Facebook seems to understand native advertising, because when the time came last fall to try to make money from its Instagram photo-sharing service, Instagram developed a unique-to-Instagram ad offering. These spots, from companies such as Burberry, Lexus, and Michael Kors, look exactly like the other beautiful, artfully cropped and filtered images in your feed. "Are they making us hundreds of millions of dollars per day? No!" says Instagram cofounder and CFO Kevin Systrom when I ask. But he's encouraged by the results so far. Instagram's first several campaigns, Systrom says, were five times more likely to be remembered by viewers in ad-recall studies than the typical digital ad. "And that's pretty tremendous considering that we ignore most of the ads we see on the Internet."
Last September, Pinterest CEO Ben Silbermann announced on his company blog, "We're going to start experimenting with promoting certain pins from a select group of partners." Tumblr's best-known content format—the animated GIF—is also an ad type that brands can play with. In January, the dating app Tinder let Fox create profiles for the characters in the sitcom The Mindy Project as part of a promotion.
All of these examples—not to mention Google, Amazon, Facebook, and what's happening on Foursquare, Whisper, and elsewhere—share certain traits. All of these services have gargantuan audiences in the tens or hundreds of millions. They don't pay for content. In fact, those millions of users create content for them. They all have a format that's a great match for ads, too. Most important, though, they have a treasure trove of demographic data, such as gender, age, location, and even the time of day when you use their services, which allows them to be surgically precise in offering the right ad at the right time in such a way that's hard to distinguish from content. Silbermann put it best when he told The Wall Street Journal, "If you look at the most successful [web] companies, they really found a great intersection between what people are there to do and what advertisers want to do. They made the formats make sense."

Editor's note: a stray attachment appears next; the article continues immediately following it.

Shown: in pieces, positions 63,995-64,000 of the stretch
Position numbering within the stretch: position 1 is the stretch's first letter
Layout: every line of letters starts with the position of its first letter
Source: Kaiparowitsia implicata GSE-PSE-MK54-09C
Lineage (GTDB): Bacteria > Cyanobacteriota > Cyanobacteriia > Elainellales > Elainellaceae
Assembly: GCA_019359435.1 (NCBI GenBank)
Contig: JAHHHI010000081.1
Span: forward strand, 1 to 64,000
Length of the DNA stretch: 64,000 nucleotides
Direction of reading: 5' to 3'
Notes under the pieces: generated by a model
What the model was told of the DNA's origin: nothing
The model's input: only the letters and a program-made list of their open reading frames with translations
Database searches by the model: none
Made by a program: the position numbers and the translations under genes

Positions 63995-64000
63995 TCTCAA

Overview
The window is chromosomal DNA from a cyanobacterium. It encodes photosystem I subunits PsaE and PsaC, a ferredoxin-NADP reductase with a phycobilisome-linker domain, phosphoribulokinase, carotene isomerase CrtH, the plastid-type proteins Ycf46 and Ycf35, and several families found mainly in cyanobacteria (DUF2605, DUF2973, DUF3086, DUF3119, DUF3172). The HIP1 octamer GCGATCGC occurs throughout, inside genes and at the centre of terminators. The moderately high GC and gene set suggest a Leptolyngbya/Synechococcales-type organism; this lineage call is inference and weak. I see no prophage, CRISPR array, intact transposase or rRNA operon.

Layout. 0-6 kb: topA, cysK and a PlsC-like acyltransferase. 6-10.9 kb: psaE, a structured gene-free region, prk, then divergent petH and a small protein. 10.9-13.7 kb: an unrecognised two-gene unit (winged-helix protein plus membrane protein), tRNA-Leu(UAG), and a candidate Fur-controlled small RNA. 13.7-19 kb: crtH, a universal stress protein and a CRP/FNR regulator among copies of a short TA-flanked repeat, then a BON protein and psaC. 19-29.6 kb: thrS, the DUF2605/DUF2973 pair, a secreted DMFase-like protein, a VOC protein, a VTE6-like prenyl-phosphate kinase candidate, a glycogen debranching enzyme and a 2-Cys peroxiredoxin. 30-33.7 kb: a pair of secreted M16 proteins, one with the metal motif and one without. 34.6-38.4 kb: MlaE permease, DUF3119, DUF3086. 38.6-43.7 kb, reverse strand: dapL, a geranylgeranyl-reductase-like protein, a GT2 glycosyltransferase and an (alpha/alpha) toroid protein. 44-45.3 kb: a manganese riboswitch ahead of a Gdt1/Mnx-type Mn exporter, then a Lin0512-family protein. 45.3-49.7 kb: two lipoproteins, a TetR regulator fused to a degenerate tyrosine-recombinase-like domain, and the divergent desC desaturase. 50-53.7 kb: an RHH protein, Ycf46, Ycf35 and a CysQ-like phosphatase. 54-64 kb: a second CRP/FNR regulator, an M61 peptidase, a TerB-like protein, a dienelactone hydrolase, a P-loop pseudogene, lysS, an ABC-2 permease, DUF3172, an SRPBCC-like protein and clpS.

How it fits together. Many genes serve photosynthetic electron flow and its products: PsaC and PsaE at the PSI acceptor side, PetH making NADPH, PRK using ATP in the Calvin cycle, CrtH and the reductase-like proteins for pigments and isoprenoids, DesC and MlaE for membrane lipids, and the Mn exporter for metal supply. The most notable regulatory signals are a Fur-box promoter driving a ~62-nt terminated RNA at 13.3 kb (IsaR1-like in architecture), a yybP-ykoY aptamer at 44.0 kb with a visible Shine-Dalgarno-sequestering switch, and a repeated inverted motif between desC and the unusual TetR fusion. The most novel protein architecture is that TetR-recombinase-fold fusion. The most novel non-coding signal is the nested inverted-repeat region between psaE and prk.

Compare those benefits that Pinterest and its peers have going for them to what digital publishers, from Gawker to The Guardian, have working against them. Traditional players such as The New York Times have ad-friendly demographics but aren't remotely as big and aren't growing fast enough. New entrants such as BuzzFeed, which claims it has more than 130 million unique visitors a month, have the scale of social media but offer up mostly lowest-common-denominator content to get there. Everyone's diverse array of articles, listicles, photos, and slide shows is great for readers but inhibits native advertising's growth because you can't build a single repeatable format.
That's why native ads will not be sustainable for publishers or their advertisers. The hits can be fun—kudos to Gawker for getting a lot of buzz with a clever tack like "We've Disguised This Newcastle Ad as an Article to Get You to Click It," but it can never use that trick again. Worse, hits like that defy my definition of native advertising: They interrupt me. And that means, for publishers at least, expect native advertising to go the way of the pop-up ad.
A version of this article appeared in the April 2014 issue of Fast Company magazine.